INSPIRED by his Scottish grandfather, an aerial gunner with 20 Squadron, writer Robert A Sellwood reveals the story of the most decorated unit in Royal Flying Corps history.
He tells Laura Smith the Honest Truth about what made the squadron so effective.
What inspired you to write this book?
I was researching the death of my Scottish grandfather, George Tester from Aberdeen. He was shot down and killed with his pilot, Captain John Santiago Campbell from Dalmuir, on September 28 1917 during the Passchendaele campaign. George had only been with 20 Squadron one week, and his pilot only about three weeks when they were killed.
I was studying the 20 Squadron Records at the National Archives and began to realise that 20 Squadron had an amazing success rate but at the cost of a heavy casualty rate. I discovered no one had written a book about them in the First World War and thought they deserved better.
What can you tell us about 20 Squadron in the First World War?
The 20 Squadron were in action over the Ypres salient between February 1916 and late August 1918, when they were transferred to the Somme area until the armistice. It was formed as the Royal Flying Corps’ first fighter reconnaissance squadron in autumn of 1915 to track German Army movements.
Who flew in the squadron?
Its members eventually included those from all corners of the British Isles, and Australia, New Zealand, South Africa, India, Canada, Argentina and the US. By the armistice, more than 600 men had flown with the squadron.
What kind of planes did 20 Squadron fly?
At first, the Royal Aircraft factory’s FE2B and FE2D. Then in September 1917, it was replaced by the Bristol F2B Fighter, which was very fast and manoeuvrable.
The pilot had a forward-firing gun and the added protection of a rear gunner. Both the FE2 and Bristol Fighter carried a crew of two, the pilot and an observer/air gunner.
What impact did it have?
They were arguably the highest-scoring and possibly most decorated British squadron on the Western Front, with 613 combat victories. In June 1917, the squadron shot down and killed top German pilot Karl Emil Schäfer (who’d had 30 aerial victories by that point) after a 15-minute, one-on-one duel. Then in early July they shot down and seriously wounded Germany’s ace of aces himself, Manfred von Richthofen, the Red Baron.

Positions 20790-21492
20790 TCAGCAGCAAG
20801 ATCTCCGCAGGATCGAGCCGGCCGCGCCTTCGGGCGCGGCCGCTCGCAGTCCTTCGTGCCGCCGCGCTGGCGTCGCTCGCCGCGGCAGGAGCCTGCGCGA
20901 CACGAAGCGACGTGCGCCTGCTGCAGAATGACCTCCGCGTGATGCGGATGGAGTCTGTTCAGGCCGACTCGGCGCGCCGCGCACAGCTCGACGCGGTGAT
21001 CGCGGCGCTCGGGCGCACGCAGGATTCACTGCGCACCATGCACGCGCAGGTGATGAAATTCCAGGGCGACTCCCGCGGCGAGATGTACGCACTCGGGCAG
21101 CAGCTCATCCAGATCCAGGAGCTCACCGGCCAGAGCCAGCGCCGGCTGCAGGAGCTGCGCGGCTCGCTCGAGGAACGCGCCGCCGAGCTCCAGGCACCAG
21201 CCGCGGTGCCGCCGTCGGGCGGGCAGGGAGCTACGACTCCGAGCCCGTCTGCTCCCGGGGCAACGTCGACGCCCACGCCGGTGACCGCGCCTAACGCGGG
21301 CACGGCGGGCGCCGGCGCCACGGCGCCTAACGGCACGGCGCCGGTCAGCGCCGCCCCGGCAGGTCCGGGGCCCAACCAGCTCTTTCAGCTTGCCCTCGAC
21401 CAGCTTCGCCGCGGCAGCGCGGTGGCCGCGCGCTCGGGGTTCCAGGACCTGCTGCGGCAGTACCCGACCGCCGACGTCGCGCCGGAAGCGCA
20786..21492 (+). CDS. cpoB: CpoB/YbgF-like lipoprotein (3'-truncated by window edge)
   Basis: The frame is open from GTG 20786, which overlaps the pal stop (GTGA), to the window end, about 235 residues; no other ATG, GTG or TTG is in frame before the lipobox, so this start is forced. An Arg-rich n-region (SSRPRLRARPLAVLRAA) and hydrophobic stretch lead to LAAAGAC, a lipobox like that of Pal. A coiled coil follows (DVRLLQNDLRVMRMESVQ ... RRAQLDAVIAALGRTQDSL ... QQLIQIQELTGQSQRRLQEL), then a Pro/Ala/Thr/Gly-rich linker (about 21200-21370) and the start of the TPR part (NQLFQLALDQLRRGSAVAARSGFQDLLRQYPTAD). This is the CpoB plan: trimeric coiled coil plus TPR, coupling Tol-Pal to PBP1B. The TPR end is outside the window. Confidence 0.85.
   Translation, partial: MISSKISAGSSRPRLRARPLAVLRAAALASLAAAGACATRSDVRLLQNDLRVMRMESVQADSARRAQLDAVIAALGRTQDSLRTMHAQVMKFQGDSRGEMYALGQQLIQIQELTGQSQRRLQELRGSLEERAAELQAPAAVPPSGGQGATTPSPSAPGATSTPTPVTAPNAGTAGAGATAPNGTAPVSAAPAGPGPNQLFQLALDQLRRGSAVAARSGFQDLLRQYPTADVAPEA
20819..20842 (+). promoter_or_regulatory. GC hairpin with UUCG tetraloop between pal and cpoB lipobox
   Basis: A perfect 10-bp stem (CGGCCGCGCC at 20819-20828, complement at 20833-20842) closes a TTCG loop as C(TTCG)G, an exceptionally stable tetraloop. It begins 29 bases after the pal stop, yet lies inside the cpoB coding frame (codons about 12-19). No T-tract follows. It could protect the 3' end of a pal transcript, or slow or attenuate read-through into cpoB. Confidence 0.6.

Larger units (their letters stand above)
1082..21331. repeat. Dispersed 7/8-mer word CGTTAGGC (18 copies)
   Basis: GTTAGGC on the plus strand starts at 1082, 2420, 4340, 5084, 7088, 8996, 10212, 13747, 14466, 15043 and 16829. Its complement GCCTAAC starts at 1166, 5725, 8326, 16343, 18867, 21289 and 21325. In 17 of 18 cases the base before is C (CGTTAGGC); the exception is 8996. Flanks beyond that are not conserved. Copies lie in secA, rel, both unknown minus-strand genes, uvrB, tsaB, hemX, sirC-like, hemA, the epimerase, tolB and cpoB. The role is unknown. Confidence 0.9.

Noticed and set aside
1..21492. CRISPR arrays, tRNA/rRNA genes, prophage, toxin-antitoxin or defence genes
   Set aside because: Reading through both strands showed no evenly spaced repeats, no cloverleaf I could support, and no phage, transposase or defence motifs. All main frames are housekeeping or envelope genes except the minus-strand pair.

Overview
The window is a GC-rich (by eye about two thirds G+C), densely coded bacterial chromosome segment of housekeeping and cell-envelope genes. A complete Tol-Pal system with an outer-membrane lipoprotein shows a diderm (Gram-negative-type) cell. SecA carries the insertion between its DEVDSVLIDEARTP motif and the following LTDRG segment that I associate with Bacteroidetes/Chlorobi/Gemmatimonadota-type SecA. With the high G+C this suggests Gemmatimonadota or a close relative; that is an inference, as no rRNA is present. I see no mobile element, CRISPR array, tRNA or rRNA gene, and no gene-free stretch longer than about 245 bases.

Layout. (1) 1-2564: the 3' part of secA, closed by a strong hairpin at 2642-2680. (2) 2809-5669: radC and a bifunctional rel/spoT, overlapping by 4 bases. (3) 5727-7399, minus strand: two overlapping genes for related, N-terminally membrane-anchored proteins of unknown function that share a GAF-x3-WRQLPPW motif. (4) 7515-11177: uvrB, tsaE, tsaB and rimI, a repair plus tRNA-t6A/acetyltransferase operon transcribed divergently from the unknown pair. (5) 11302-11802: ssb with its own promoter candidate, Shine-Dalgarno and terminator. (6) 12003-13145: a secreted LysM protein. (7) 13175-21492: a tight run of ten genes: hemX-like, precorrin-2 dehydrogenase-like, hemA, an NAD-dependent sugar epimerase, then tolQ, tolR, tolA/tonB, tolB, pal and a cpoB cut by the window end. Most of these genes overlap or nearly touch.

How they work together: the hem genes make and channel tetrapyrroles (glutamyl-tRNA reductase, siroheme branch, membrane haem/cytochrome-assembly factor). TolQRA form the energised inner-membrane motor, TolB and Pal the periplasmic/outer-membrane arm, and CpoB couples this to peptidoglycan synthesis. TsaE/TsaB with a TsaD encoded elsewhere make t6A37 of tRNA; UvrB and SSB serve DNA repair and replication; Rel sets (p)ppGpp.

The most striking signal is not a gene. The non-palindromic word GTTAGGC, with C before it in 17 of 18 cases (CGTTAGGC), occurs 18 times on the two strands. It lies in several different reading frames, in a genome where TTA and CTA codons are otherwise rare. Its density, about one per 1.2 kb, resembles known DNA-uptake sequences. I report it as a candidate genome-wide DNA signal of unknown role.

What made the squadron so successful?
The squadron developed particular formations for their aircraft on particular types of mission, such as X-shaped for five aircraft and the defensive circle when attacked: making them very difficult to attack as every aircraft protected every other in the formation. This was particularly useful with the FE2, as the aircraft was not fast enough to escape combat, so they had to stick and fight it out. With the later Bristol Fighter, they developed different tactics by using the aircraft like a fighter where the pilot attacked an enemy with his front gun, and on passing the enemy manoeuvred to allow the observer/gunner to shoot.
How risky were their missions?
Very. They were frequently well over the German side of the trenches for two hours or longer to carry out reconnaissance missions. They were under fire from the ground troops and anti-aircraft guns all the time and attacked by larger numbers of faster German fighters nearly every day.
On the occasion they shot down and wounded Richthofen, five FE2Ds were attacked by his whole circus of around 30 Albatros scout planes but held their own until help came. Even then, the odds against them were still at least three to one. But they and 10 Naval Squadron got back home without losing a single aircraft, although an air gunner in an FE2D was killed in the fight.
This was fairly typical of what they faced every day. 20 Squadron lost 129 men, killed during the conflict and a similar number were wounded, some quite badly. If you also include those captured they suffered a casualty rate of around 50%.
Winged Sabres: One of the RFC’s Most Decorated Squadrons, published by Pen and Sword.